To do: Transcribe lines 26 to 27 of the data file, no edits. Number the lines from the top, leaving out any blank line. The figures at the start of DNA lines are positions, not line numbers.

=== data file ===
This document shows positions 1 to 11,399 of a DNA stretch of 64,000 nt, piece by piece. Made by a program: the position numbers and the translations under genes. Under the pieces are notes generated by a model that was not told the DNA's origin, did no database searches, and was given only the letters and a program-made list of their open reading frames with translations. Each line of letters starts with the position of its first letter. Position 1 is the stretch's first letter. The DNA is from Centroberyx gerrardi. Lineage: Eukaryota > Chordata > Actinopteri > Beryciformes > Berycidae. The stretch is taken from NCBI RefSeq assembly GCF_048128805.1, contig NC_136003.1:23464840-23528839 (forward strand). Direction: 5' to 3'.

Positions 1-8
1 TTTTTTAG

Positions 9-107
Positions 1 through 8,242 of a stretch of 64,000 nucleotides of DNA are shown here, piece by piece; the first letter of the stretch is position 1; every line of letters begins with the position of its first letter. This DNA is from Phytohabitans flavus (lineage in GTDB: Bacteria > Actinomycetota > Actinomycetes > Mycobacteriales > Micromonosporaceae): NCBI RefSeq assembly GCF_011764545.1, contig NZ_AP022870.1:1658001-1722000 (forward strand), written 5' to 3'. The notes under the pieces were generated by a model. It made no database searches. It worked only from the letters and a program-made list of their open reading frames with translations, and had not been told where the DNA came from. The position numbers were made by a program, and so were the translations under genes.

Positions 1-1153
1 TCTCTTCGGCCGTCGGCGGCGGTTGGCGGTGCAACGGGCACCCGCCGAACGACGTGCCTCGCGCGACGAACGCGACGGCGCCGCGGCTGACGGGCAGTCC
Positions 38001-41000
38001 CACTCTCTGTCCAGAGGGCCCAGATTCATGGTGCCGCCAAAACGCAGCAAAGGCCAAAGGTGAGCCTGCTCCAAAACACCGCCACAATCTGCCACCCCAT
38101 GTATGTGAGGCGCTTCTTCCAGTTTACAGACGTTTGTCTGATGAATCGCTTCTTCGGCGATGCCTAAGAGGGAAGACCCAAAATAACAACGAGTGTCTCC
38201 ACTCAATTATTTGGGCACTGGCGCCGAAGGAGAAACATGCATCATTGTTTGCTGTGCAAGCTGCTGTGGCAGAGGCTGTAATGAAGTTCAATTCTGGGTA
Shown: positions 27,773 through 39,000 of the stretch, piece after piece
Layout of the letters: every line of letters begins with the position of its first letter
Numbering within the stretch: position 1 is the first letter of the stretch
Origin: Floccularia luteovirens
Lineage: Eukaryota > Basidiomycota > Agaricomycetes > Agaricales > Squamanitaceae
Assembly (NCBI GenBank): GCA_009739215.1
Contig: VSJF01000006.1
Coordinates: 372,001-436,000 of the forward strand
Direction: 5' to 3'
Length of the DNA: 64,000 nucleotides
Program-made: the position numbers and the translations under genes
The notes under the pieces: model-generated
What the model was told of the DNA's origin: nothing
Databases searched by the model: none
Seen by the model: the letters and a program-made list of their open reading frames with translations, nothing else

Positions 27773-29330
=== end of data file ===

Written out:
Seen by the model: the letters and a program-made list of their open reading frames with translations, nothing else

Positions 27773-29330